As I thought long and hard about happy I remembered two very happy choruses from VBS when I was a child.

I found happiness
I found peace of mind
I found real contentment,
Perfect love sublime
I found joy of living
Happy living in accord
I found happiness all the time, wonderful peace of mind when I found the
Happiness is a new creation, Jesus and me in close relation,
Having a part in His salvation,
Happiness is the Lord
Happiness is the Lord"
I believe happiness is really a  state of being we find in the Lord.  Happy is drawing from the joy He has placed deep inside of us when everything around us is chaotic and confused and sad and hopeless. When
we have that joy it brings balance that is better than being emotionally happy for brief periods of time. It is a sure thing that is always there waiting for us to learn to take advantage of its availability to bring peace and contentment to our lives whenever we sincerely seek it.



Today is August 31st.

Today would have been my mother's 92nd birthday had she not passed away on March 1, 2007. This morning I attempted to cook biscuits like she cooked for me every single morning up until about the last year she lived.  I did say attempted to cook biscuits like hers, mine just don't taste the same.  I also bought a jar of pear preserves especially for today which was her favorite.  I drank coffee from her blue-flowered coffee cup and remembered birthdays we had shared together in the past.

Though she never received recognition, my mother was an artist and writer. She drew pictures of women in beautiful sequined evening gowns and swim suites and costumes of all kinds.  I have many of her drawings that she drew for me when I was a child.  

She wrote acrostics and jingles for companies which were printed in trade journals and magazines throughout the years.  The companies would send mother their products and sometimes cash in exchange for the "ads" she sent them. 

Today I got out the container that contains writing from throughout my mother's life.  I read and smiled and cried.  She wrote poems and jingles and limericks for everyone about everything and everybody which always brought smiles. From Elvis to Pork and Beans mother had a rhyme for it. In the box there is a copy write from 1979 for an acrostic she wrote spelling Elvis. On a yellowed index card labeled jingles are these words: "Pork and Beans they call it, but I'd like to ask one question, has anyone found enough pork to give them indigestion?"   From 1936 there are several copies of a song "Let's Pitch a Little Woo."  copywritten along with the actual vinyl record which was in the original mailing package. There is 15 cents worth of postage from Los Angeles, Calif.  on the cardboard.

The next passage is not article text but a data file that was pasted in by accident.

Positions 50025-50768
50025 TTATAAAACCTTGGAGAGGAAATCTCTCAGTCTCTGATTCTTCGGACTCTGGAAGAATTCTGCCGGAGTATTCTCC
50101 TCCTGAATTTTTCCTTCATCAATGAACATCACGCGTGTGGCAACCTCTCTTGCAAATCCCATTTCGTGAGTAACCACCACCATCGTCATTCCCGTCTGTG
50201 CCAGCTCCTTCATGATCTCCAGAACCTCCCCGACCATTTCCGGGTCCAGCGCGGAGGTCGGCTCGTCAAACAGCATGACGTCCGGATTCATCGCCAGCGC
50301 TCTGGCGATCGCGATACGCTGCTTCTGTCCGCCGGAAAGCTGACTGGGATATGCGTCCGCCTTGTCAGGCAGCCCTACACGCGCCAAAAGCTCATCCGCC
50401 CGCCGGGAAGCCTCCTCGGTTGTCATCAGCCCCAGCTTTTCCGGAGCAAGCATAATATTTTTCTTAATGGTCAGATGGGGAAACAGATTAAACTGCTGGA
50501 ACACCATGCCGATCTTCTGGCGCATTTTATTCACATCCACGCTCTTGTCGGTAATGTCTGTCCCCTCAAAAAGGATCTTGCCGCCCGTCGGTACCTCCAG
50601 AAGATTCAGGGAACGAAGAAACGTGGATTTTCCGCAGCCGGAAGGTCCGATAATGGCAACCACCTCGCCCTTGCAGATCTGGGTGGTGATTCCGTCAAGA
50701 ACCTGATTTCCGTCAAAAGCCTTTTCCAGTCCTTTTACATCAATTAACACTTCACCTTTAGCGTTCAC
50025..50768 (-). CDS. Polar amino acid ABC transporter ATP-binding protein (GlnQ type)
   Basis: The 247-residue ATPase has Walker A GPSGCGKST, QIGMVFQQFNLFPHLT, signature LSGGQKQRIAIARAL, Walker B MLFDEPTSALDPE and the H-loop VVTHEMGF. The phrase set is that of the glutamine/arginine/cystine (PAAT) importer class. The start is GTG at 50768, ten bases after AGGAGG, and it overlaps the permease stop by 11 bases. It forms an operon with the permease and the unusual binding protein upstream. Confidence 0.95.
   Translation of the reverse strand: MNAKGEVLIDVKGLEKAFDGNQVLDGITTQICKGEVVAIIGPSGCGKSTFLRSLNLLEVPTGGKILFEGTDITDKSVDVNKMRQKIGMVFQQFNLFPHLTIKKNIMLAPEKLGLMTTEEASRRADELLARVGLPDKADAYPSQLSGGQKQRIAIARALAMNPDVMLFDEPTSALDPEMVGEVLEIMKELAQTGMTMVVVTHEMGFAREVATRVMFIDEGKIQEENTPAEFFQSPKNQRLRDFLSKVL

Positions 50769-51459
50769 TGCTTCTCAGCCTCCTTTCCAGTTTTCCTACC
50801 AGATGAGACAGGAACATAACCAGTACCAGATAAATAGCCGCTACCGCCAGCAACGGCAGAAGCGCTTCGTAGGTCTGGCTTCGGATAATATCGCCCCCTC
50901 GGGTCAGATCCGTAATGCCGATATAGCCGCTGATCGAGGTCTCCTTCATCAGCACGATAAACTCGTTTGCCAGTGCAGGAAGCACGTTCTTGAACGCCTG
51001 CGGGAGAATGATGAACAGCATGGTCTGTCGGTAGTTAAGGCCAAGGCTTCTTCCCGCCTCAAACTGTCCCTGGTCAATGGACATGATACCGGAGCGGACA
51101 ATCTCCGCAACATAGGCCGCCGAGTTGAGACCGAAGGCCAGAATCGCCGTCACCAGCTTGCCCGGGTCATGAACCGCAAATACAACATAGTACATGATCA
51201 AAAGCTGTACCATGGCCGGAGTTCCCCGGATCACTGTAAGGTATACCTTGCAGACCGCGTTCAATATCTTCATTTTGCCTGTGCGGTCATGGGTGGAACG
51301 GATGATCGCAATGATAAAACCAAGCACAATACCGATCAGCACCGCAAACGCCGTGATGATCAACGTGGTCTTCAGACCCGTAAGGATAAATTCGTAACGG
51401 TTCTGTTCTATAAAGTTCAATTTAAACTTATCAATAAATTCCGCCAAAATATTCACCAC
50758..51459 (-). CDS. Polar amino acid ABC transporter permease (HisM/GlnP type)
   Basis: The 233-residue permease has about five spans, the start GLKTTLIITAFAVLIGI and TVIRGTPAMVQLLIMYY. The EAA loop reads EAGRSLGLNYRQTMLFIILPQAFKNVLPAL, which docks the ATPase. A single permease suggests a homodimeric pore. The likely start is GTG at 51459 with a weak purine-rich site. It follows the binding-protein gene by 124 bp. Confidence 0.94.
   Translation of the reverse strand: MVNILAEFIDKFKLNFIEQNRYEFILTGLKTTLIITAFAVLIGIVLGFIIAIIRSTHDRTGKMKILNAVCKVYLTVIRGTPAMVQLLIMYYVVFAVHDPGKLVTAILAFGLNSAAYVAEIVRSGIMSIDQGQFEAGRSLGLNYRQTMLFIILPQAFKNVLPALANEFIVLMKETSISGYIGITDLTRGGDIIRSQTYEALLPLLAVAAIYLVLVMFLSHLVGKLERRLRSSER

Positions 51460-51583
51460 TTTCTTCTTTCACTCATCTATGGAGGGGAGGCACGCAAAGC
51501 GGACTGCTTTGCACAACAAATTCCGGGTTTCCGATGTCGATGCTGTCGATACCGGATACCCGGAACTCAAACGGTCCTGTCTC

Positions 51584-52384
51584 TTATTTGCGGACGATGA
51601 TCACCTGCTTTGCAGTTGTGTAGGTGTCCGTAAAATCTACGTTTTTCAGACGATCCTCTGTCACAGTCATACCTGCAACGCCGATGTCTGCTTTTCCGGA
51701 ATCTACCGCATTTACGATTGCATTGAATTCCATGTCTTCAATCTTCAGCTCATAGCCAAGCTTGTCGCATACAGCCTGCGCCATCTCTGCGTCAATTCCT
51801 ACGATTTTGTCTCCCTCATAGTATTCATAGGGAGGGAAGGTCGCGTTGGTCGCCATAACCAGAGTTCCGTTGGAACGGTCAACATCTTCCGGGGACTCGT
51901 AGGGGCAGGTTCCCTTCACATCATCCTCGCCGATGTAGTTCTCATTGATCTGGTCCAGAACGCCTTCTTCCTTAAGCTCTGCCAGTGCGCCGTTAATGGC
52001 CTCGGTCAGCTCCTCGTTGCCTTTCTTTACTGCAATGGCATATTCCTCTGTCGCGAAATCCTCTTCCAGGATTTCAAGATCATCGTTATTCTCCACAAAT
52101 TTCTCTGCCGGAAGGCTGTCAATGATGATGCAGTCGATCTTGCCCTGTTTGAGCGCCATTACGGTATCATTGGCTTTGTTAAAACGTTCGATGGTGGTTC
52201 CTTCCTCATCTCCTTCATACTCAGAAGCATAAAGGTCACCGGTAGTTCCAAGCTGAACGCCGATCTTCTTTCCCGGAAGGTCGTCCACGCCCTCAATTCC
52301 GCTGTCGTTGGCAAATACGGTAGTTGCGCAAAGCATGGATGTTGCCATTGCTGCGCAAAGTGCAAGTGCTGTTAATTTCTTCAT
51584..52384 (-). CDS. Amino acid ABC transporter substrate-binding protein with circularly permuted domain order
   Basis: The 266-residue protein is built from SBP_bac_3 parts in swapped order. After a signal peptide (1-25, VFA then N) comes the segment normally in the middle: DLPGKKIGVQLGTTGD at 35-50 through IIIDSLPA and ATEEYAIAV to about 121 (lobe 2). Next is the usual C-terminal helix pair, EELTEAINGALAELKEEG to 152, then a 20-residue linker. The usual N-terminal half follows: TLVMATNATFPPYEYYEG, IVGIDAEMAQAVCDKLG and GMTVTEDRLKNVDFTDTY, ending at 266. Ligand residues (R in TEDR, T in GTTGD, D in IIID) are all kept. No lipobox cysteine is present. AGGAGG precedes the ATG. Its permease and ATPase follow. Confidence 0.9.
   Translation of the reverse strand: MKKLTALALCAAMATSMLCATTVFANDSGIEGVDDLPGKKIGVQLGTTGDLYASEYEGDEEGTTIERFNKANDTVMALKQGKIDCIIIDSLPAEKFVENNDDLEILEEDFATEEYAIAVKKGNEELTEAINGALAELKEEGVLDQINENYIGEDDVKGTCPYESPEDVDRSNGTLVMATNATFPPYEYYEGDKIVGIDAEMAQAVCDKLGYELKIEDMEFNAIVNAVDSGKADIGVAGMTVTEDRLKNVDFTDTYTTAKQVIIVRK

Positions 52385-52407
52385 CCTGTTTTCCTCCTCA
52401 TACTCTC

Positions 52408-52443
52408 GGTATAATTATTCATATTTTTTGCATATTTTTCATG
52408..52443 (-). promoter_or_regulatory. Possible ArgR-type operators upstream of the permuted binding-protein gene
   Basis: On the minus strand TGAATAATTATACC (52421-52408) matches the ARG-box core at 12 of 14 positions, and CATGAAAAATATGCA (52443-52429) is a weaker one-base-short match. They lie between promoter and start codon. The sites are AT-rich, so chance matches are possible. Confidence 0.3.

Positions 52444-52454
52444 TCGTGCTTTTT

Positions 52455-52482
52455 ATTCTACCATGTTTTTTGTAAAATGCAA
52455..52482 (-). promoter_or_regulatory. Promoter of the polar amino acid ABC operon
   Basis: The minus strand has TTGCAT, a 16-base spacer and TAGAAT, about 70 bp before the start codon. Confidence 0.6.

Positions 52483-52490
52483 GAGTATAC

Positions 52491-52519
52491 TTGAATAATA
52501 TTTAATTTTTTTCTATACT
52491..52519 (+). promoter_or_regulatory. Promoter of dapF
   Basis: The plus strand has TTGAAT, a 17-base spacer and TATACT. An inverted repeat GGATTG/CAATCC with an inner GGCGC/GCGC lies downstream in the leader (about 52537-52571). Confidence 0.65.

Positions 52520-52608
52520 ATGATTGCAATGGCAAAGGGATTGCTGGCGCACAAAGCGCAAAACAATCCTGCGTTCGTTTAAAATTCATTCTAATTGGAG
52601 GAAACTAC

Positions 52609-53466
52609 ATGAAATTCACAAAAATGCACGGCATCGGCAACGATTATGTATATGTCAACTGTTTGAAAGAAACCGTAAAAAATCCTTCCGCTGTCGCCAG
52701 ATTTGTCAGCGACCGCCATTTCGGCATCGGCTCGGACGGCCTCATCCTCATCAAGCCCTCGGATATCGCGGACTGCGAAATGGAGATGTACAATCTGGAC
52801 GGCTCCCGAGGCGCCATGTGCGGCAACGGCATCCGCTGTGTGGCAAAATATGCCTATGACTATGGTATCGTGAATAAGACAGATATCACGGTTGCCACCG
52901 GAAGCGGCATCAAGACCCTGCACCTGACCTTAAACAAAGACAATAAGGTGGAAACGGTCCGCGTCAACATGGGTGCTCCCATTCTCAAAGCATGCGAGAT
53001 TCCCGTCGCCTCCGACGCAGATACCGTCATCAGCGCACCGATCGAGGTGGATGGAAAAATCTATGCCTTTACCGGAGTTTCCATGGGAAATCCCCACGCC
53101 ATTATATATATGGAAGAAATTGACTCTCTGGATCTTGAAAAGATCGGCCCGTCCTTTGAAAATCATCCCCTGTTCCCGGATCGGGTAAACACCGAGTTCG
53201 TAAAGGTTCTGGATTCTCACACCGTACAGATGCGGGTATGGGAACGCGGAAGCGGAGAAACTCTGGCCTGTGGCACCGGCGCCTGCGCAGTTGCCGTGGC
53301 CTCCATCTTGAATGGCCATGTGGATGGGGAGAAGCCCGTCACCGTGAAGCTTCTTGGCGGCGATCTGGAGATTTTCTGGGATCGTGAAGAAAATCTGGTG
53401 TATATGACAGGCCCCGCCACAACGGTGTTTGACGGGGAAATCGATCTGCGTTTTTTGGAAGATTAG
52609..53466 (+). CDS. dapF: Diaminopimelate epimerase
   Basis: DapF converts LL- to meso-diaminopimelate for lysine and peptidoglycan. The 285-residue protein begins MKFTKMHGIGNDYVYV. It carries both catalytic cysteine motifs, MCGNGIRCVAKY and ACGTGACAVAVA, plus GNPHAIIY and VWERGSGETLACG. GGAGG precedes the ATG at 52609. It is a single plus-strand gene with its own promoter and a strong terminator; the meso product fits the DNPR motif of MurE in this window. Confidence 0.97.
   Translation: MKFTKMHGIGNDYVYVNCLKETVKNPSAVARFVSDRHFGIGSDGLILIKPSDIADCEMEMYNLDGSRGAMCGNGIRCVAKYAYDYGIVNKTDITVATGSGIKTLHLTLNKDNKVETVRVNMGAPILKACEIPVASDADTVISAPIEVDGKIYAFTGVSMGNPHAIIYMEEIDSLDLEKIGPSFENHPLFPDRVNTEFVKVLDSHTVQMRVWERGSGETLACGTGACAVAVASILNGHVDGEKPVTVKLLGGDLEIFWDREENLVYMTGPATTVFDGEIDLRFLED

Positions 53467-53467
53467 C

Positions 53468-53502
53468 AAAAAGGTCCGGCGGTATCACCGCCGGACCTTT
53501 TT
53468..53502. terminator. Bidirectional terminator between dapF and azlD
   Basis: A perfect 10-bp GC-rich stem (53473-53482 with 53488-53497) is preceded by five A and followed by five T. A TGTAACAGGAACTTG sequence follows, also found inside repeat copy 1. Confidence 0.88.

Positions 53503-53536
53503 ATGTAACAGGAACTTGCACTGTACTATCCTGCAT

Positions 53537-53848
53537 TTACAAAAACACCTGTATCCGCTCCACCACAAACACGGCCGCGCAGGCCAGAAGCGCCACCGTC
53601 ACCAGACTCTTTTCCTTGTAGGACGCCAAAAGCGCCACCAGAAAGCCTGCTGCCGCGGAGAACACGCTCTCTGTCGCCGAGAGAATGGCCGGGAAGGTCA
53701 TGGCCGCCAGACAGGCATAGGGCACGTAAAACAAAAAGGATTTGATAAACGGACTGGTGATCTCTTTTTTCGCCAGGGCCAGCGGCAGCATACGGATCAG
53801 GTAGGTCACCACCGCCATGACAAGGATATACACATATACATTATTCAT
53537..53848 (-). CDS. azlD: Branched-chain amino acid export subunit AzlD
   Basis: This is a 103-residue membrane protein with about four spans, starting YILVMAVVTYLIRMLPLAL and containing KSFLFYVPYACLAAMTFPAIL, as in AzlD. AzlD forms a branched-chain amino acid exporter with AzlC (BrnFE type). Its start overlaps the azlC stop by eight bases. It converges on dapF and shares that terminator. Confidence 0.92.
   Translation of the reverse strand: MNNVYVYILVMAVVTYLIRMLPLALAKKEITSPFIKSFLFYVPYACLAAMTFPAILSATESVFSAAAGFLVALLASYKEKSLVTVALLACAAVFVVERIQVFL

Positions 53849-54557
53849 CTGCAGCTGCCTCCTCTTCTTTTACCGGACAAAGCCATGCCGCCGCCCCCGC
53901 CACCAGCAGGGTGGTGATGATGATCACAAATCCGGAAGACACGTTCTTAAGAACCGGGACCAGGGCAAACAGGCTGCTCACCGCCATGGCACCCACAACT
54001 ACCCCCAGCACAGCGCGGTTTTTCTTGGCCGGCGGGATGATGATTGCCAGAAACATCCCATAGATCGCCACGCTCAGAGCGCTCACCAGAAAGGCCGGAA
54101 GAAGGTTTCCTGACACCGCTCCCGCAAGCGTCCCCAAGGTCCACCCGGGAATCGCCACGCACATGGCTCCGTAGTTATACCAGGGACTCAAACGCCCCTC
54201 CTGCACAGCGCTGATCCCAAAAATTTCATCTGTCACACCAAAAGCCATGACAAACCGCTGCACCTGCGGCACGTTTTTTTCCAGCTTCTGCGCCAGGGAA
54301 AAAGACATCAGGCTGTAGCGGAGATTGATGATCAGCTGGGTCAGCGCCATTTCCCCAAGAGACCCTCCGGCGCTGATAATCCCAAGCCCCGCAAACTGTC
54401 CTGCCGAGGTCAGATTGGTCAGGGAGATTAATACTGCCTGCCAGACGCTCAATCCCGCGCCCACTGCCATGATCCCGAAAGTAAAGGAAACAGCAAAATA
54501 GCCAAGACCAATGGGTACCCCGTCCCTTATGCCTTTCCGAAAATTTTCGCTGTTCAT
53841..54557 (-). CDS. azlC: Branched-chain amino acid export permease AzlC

In the box, there is enough writing to find the story of her life.  When she lost her vision, not being able to write the words didn't stop her from "writing." The rhymes still came. It was like she wrote them with pen and paper in her head in perfect meter, never missing a beat.

At her funeral a poem was read she wrote. The name of it was "He Walks Right In."  It was beautiful.   Today I searched for a poem to share for the devotional this week.  I found so many it was hard to choose just one. The poem below pretty much tells the story of my mother, Christine Elizabeth West Hanson, author and artist.  She didn't have a lot here, but now she is in a place far better probably still writing her rhymes.

The Master

I have no bachelor's or master's degree.

But I have a Master who watches over me.

I have never received worldly acclaim,

But I tell others of His precious name.

I've never written a book or painted a masterpiece.

But I tell of a love that will never cease.

There's never been a movie in which I did star.

But shining for Jesus is better by far.

I have never lived in a mansion on a hill.

But there is a mansion waiting for me far better still.